Document Type

Conference Proceeding

Original Publication Date


Journal/Book/Conference Title

BMC Proceedings


1 (Suppl 1)


Proceedings from Genetic Analysis Workshop 15: Gene Expression Analysis and Approaches to Detecting Multiple Functional Loci

St. Pete Beach, Florida, USA 11-15 November 2006

Date of Submission

August 2014


It has recently become possible to screen thousands of markers to detect genetic causes of common diseases. Along with this potential comes analytical challenges, and it is important to develop new statistical tools to identify markers with causal effects and accurately estimate their effect sizes. Knowledge of the proportion of markers without true effects (p0) and the effect sizes of markers with effects provides information to control for false discoveries and to design follow-up studies. We apply newly developed methods to simulated Genetic Analysis Workshop 15 genome-wide case-control data sets, including a maximum likelihood (ML) and a quasi-ML (QML) approach that incorporate the test statistic distribution and estimates effect size simultaneously with p0, and two conservative estimators of p0 that do not rely on the test statistic distribution under the alternative. Compared with four existing commonly used estimators for p0, our results illustrated that all of our estimators have favorable properties in terms of the standard deviation with whichp0 is estimated. On average, the ML method performed slightly better than the QML method; the conservative method performed well and was even slightly more precise than the ML estimators, and can be more robust in less optimal conditions (small sample sizes and small number of markers). Further improvements and extensions of the proposed methods are conceivable, such as estimating the distribution of effect sizes and taking population stratification into account when obtain estimates of p0 and effect size.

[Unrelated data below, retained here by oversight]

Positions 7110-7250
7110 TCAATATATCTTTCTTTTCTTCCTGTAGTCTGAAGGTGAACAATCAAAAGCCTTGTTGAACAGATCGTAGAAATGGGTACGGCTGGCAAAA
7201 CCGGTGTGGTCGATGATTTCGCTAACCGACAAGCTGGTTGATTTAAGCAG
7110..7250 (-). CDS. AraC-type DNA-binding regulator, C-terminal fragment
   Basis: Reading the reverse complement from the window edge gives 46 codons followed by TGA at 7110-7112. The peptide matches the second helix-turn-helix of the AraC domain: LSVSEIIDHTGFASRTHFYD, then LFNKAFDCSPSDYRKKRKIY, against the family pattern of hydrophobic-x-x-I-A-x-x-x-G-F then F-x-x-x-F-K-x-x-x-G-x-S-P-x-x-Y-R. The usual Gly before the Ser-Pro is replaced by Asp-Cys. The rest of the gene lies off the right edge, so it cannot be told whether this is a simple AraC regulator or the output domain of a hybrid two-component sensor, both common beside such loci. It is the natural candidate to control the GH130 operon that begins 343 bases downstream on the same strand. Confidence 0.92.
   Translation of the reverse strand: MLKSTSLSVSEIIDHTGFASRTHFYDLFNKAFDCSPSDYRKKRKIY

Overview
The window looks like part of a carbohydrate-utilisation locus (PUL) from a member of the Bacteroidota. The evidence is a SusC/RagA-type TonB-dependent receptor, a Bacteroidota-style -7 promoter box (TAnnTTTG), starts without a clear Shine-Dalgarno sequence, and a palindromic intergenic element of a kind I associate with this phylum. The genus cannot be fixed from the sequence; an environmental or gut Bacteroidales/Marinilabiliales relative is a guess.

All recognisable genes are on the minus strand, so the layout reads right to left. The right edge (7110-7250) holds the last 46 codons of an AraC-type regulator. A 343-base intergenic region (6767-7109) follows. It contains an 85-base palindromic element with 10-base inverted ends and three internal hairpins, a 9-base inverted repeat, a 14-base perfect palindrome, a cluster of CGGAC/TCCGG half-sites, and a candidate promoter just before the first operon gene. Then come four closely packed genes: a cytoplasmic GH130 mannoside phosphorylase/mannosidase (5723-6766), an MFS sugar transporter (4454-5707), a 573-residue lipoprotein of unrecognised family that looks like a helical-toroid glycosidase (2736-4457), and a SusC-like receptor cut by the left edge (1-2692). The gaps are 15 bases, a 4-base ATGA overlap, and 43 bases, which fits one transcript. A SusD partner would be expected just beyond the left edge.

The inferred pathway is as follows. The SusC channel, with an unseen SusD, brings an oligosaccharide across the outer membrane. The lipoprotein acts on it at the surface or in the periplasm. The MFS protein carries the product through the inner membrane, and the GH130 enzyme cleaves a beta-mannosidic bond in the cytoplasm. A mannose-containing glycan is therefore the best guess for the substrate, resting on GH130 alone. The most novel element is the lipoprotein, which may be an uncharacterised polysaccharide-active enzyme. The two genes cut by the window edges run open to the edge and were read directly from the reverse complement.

© 2007 Kuo et al; licensee BioMed Central Ltd. This is an open access article distributed under the terms of the Creative Commons Attribution License (, which permits unrestricted use, distribution, and reproduction in any medium, provided the original work is properly cited.

Is Part Of

VCU Psychiatry Publications